It seems a standard part of many people’s vacations now: You arrive at the hotel, get settled, and then snap a photo to post on social media – whether it’s a selfie, the view from your room or a fancy drink.
But even as those pictures rack up some self-affirming “likes,” most people actually don’t enjoy your vacation photos.
A new study by Aviva, an insurance firm based in the United Kingdom, surveyed 2,000 people and found 73 percent of people find it annoying when they see photos of other people’s vacations on social media. The most irritating image, according to the survey, were the “hot dog legs on the beach.” Those images even have their own Instagram account.
Aviva used the study to make a point about the possibility of vacation posts being used by thieves to target homes.
“Posting pictures and checking-in on social media while away could potentially leave a home vulnerable to thieves. The best time to post holiday pictures to social media is when you’re back home,” the firm cautioned. “If you really can’t wait to share, then at least make sure you’re only posting to a closed circle of trusted friends and family.”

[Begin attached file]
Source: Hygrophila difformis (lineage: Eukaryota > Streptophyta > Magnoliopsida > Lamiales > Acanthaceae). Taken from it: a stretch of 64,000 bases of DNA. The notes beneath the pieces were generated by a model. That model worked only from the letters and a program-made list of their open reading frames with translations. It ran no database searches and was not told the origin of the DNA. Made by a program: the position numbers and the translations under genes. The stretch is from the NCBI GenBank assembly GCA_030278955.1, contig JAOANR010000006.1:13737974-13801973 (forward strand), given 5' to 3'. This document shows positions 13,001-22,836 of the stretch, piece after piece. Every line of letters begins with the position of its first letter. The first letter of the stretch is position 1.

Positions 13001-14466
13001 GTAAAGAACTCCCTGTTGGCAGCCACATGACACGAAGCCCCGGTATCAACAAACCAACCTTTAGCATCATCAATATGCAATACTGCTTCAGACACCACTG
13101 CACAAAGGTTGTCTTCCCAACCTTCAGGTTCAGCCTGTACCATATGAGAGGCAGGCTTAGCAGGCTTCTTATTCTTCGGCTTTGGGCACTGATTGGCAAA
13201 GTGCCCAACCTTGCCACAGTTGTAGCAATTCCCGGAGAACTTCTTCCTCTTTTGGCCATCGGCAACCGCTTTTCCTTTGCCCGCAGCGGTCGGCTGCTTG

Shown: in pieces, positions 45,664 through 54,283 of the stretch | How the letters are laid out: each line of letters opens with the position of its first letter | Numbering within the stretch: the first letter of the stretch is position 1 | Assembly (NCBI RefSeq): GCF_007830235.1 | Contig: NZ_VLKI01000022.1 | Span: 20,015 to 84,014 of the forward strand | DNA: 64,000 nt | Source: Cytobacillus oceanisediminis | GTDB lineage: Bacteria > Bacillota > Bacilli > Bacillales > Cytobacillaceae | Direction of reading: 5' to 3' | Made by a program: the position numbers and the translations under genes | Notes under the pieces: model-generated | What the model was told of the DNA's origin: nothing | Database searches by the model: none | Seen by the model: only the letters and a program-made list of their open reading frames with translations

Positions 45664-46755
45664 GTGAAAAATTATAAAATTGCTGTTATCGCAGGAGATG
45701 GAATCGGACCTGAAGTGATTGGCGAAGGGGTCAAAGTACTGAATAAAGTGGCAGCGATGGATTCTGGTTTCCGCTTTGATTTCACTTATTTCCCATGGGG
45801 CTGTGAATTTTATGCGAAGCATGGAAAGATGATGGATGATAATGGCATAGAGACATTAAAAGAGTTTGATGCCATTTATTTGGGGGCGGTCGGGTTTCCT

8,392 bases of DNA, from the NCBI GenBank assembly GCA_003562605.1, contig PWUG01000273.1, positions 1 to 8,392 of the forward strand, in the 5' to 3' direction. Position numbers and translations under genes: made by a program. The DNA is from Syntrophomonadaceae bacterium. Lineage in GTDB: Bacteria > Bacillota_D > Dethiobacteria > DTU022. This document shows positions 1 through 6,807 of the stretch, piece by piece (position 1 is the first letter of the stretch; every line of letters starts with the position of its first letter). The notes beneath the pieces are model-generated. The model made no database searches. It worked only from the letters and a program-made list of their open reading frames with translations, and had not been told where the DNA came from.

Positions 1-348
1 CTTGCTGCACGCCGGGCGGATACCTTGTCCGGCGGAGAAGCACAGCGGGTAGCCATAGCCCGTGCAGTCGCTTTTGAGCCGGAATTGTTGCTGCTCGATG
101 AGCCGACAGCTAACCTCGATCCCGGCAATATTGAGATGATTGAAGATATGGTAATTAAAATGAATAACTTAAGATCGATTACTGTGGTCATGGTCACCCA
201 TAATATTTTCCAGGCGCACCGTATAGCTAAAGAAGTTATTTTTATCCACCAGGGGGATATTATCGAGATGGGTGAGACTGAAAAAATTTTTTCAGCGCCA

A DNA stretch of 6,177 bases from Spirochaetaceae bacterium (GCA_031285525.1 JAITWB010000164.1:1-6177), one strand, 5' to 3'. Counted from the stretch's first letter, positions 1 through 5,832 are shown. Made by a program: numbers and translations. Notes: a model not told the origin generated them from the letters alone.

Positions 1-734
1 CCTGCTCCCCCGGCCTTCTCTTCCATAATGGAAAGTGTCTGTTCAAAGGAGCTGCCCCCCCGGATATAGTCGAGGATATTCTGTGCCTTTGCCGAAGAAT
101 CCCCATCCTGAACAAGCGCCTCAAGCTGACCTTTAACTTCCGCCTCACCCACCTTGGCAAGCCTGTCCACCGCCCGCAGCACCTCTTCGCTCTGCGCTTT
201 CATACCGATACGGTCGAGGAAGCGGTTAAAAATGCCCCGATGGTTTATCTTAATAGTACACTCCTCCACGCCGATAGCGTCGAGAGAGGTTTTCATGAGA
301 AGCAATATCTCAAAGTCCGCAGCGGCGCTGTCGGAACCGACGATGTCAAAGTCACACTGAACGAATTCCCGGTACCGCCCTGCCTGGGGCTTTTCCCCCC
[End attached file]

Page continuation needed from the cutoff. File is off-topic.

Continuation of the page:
The most popular images that people post, according to Aviva, are balcony photos, cultural landmarks and sightseeing, the first cocktail, people they met on the vacation, local dogs and cats, the “hot dog legs” on the beach and local bartenders.
CyberLink, a multimedia software company, surveyed people on how they specifically used social media on vacation in 2014, which provides some insight on why our friends have started to become annoyed. One in four people who own a smartphone and use social media say they post photos online within an hour of arriving on their vacation – and some don’t even wait until they arrive.
One in seven Americans said they would block someone on social media for posting “an excessive amount of boastful photos from vacation.” A quarter said they would consider it.
CyberLink found the most popular photos to post included family and friends, landscapes, balcony views and food. But selfies are also quite common, and the most popular types of selfies include ones with sunglasses, groups making a silly face, cocktails and a part of the body on a beach.
However, more than half of Americans cited reasons other than getting “likes” for posting those photos. The majority of people say they do it because they enjoy sharing pictures, they’re updating friends and family on their whereabouts and they want to save holiday moments.